Avocado_15WM
The shirt doesn’t lie. And, it’s comfortable!

When it comes to growing plants and caring for them, I tend to not be too scientific with it. I wing it—go with my gut, for better or worse. But, because of aforementioned challenge, I actually researched this endeavor—a little bit—and then created my own piecemeal method. I’d say 7 out of 10 pits potted ain’t too shabby. Almost 80% successfully grown into trees and who knows what’s going to happen with those last 2?

So, I figured, I’d share with you how I’ve done it. My method sprouts avocado seeds without toothpicks, which is a common technique. I started with the soaking technique in this video:

But! I only soaked my pits until the peel came completely off (with my help). As soon as they were peeled, I transferred them to water bottle starters that I learned to make with this video:

I kept the bottles filled with enough water so the bottom half of the pit was always submersed.

Avocado_04WM
My 2 AvoSeedos and the cup I soaked my pits in.

Here, I’m going to tell you that I tried 2 AvoSeedos. While they’re very innovative, I liked the water bottle starters better. The main benefit of the AvoSeedo is that you don’t have to worry about the water level getting too low and your pit drying out. While I DID have to check the water bottle starters daily, I found that one of the pits in my AvoSeedos didn’t send up a viable shoot until I kept the water level very high, checking it every day. It could have been because I was using a small-ish bowl to float the AvoSeedo in. I don’t know. The other one did just fine. You make the choice, as you start your own avocado journey.

Avocado_09WM
Ready for dirt.

Once a pit sent up a shoot and a few leaves unfurled (it takes months), I transferred it to a pot of dirt. I have a bunch of 32 oz. yogurt tubs stashed in my basement for gardening purposes, so I was all set. I punched holes in the bottom of them to allow water to drain, put a few rocks in the bottom, added some potting soil, and tucked in the avocado tree, covering the pit about halfway with dirt.

Avocado_10WM
Happy and healthy in its new home.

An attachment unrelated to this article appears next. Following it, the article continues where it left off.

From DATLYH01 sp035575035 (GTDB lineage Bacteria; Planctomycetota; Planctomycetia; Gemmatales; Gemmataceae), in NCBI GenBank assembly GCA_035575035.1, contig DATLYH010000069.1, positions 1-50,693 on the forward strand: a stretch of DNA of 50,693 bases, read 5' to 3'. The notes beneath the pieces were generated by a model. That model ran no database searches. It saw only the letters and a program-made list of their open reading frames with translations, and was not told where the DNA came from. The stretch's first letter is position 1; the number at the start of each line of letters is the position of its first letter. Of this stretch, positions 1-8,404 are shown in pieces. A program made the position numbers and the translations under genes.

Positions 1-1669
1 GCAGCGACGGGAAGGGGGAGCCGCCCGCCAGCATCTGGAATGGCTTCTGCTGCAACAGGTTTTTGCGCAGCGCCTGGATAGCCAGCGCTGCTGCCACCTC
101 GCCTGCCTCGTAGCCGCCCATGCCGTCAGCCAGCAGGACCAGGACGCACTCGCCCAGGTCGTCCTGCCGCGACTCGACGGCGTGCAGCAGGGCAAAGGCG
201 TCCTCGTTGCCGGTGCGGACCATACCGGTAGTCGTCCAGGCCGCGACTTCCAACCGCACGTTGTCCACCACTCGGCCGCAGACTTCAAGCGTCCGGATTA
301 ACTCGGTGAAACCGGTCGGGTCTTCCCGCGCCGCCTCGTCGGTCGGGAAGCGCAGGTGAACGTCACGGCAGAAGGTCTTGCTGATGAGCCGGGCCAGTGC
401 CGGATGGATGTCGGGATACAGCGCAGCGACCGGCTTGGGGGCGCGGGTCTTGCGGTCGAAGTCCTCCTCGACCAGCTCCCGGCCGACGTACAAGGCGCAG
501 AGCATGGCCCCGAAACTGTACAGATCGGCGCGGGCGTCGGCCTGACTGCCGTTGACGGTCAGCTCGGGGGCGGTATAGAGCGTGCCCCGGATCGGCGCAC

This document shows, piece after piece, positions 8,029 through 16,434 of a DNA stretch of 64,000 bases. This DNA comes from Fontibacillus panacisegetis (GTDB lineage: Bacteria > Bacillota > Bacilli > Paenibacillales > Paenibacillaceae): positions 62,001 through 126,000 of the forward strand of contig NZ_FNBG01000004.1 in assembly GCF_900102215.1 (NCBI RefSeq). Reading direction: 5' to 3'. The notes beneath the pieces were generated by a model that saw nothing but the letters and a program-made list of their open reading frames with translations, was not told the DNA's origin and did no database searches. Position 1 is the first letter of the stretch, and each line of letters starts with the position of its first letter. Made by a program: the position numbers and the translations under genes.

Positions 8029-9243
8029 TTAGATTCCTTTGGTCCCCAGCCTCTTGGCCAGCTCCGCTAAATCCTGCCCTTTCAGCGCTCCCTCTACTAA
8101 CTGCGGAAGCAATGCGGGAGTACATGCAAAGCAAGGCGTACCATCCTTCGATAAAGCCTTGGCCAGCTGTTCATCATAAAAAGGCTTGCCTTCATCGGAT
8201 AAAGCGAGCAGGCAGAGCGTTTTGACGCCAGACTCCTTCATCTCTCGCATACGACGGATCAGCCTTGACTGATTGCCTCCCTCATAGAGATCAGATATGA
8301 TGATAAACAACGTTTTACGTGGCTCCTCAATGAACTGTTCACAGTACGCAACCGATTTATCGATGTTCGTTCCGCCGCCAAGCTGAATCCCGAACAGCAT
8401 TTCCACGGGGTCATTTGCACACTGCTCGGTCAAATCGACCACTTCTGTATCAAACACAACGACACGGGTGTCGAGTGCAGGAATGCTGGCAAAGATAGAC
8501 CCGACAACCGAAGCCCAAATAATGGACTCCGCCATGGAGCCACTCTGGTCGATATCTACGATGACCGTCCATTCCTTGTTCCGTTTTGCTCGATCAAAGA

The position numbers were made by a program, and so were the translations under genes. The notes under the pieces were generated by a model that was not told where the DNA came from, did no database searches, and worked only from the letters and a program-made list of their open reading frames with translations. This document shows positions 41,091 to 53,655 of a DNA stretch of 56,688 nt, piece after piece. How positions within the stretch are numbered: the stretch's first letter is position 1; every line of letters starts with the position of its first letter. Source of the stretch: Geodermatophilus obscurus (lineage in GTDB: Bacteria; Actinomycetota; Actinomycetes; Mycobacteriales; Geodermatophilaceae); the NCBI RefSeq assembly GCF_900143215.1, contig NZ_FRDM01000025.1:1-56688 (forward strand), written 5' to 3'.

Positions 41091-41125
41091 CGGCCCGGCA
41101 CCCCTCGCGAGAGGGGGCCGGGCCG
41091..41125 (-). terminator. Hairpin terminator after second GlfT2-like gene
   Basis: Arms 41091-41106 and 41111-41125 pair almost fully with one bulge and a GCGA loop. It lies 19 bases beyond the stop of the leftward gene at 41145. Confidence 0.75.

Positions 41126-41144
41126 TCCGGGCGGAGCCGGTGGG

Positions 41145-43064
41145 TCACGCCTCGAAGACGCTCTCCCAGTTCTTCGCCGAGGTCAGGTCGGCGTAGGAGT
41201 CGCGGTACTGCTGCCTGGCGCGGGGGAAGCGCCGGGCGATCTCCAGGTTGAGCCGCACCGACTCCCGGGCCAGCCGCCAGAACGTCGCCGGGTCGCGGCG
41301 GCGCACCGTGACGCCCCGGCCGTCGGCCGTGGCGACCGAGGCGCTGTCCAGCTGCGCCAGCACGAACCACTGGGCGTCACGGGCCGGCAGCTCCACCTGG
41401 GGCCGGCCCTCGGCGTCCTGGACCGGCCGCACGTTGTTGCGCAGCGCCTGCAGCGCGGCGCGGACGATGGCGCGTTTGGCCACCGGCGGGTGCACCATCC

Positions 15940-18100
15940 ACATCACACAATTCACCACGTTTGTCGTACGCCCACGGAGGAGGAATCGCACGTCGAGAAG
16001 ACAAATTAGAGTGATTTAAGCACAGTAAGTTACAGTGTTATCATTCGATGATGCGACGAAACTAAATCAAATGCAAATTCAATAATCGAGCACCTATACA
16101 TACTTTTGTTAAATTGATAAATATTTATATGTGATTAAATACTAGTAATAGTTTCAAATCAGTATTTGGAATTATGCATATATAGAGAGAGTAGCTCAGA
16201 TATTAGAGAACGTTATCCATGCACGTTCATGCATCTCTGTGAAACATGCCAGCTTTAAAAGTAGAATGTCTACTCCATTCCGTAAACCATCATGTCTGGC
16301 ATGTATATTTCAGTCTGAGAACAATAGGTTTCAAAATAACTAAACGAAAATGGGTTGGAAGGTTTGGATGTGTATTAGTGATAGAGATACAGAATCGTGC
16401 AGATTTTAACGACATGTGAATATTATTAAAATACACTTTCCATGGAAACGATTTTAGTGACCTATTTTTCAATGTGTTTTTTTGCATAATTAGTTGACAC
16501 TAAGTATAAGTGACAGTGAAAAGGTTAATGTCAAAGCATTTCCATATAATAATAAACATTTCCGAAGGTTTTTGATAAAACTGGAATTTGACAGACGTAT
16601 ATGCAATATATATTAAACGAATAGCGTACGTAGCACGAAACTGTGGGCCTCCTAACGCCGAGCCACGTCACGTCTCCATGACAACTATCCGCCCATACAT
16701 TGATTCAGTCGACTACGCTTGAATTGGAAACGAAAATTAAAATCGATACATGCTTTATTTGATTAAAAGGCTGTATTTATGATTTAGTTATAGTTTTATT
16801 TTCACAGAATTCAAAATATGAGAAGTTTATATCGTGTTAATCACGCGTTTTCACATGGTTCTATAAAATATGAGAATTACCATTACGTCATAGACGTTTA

Okay, so from there, I dunno. Ha! A follower on Instagram told me to pinch the top of the tree off to make it bushier. I did that with the first tree I potted. It hasn’t done much since. It’s still healthy, but I’ve yet to see new growth. It makes me hesitant to pinch other trees juuuust yet.

Are you a step ahead? Have you already done this and have an avocado tree in your home—or garden? Tell me your secrets!

 

 

 

 

Copywriting Tip: Bring Your Product to Life with Words

Grainline Studio Scout Tee 01
Grainline Studio Scout Tee Printed Pattern

Grainline Studio brought their Scout Tee to life on the front of the envelope of the printed pattern. The copy starts with a description of the design (cap sleeves, scoop neck) and fit (fitted at shoulders; relaxed below bust). The last line, though, really brings the garment to life: “Perfect on its own for spring and summer and a great layering piece under blazers and cardigans the rest of the year.”

Grainline Studio Scout Tee 02
A description of the garment and how/when to wear it brings it to life, making the purchasing decision easier to make.

With that copy, I could easily imagine how and when I’d wear the shirt. Because of that, I was compelled to purchase the pattern–and make the shirt. When your customers can read how your product fits into their lives, it is that much easier for them to make the decision to purchase. Take the time to bring your product to life with words. Especially if photography isn’t an option due to printing space, budget constraints, or any other restrictions.

Click on over here to see my completed Scout Tee.

*If you have the eye of a proofreader, you’ll notice the typo in “Its fitted at the shoulders…” Yup, mistakes happen.